Post by Mr List » Sun Aug 26, 2012 9:37 am

the idea with soil conditions to help contain them isto make a lovely loose area where you want them to stay and compact down under where you want to discourage

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karl66
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Re: Phyllostachys aurea, in a pot or planted in the ground?

Post by karl66 » Sun Aug 26, 2012 9:51 am

Ken, you are correct i plant in a good quality peat/soil for first planting then they hit the claggy stuff!!. karl.

jacko

Re: Phyllostachys aurea, in a pot or planted in the ground?

Post by jacko » Mon Aug 27, 2012 9:07 am

your welcome karl. :D another method i have read is to keep the area where the bamboo is planted moist and fertilzed whille the soil outside of that is kept dry and impoverished.the idea is that if the plant is recieving plenty of moisture and nutrition where it is growing it wont feel the need to wonder.bit sceptical myself on this one.

tropicalwon

Re: Phyllostachys aurea, in a pot or planted in the ground?

Post by tropicalwon » Mon Aug 27, 2012 7:42 pm

Al wrote:I have 4 of these in their pots, and look healthy, how invasive are these? Will they do better in the ground or play safe and keep them potted?
They are roughly 9ft at the moment, so a decent height.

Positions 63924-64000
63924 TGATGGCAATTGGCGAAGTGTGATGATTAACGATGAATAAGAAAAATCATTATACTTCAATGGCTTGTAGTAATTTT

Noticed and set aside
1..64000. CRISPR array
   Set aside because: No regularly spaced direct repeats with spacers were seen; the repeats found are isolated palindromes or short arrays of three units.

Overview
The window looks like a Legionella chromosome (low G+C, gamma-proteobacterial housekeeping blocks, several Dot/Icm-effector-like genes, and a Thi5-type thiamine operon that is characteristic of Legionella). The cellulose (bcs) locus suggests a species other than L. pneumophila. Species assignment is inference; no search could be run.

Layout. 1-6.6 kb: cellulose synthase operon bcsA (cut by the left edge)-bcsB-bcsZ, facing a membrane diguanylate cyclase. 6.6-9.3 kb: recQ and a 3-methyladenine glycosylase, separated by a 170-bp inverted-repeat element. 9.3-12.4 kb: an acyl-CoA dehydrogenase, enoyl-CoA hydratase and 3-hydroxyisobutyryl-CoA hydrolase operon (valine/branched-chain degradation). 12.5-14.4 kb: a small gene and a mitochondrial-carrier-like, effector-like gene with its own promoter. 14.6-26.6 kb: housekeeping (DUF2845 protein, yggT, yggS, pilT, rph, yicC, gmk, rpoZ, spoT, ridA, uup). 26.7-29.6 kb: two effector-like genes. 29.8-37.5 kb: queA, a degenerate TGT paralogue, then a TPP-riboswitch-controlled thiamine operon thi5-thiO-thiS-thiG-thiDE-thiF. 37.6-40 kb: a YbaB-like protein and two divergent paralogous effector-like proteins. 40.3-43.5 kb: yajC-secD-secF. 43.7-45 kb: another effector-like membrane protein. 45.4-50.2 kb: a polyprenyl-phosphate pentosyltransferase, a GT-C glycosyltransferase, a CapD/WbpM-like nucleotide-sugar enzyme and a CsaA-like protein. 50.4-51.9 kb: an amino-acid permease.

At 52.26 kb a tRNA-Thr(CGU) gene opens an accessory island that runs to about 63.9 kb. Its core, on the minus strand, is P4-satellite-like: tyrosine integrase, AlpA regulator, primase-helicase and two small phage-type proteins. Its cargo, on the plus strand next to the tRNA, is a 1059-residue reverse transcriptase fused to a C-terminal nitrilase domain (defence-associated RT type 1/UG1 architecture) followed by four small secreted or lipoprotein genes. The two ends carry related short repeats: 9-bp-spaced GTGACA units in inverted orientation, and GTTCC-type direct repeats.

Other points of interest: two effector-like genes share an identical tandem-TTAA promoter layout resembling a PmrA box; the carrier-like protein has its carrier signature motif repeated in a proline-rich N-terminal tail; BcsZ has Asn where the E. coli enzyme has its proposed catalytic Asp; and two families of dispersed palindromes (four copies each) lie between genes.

Thanks for the replies in advance.

Hi,

Goldern bamboo can be quite invasive when it gets it feet in the ground, so you will need to place a barrier around the running roots if planted out. like others have said it can be root prunned... which is easier said then done

So the best advice would to leave them alone if their happy

All the best icon_thumleft
Gray

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karl66
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Re: Phyllostachys aurea, in a pot or planted in the ground?

Post by karl66 » Mon Aug 27, 2012 8:03 pm

Gray, when you say golden bamboo do you mean aurea sulcata or vivax autacaulis? ,i think the soil down your way must be very light & sandy as Dave brown has previously mentiond his phylly nigra running like mad!, as mentioned a tighter heavy clay medium seems to slow them down a lot. I think the main issue root pruning is that once a grove becomes well established the ground around it becomes a solid root mass, meaning a very sharp bolster or similar to remove excess. karl.

tropicalwon

Re: Phyllostachys aurea, in a pot or planted in the ground?

Post by tropicalwon » Mon Aug 27, 2012 8:49 pm

karl66 wrote:Gray, when you say golden bamboo do you mean aurea sulcata or vivax autacaulis? ,i think the soil down your way must be very light & sandy as Dave brown has previously mentiond his phylly nigra running like mad!, as mentioned a tighter heavy clay medium seems to slow them down a lot. I think the main issue root pruning is that once a grove becomes well established the ground around it becomes a solid root mass, meaning a very sharp bolster or similar to remove excess. karl.

Hi Karl,

Golden bamboo as said, for Phyllostachys aurea. I believe aurea sulcata is called yellow/grove bamboo and vivax autacaulis called gold vivax which is a newer type.

Our soil type down in Gravesend varies from flint and chalk - heavy clay - sandy and stoney ( near river. where Dave lives).

All the best icon_thumleft
Gray

Lazlo Woodbine

Re: Phyllostachys aurea, in a pot or planted in the ground?

Post by Lazlo Woodbine » Sat Sep 15, 2012 9:39 pm

root pruning only really becomes a problem if you dont do it annually.... late autumn is the best time after they have finished growing for the season.


Laz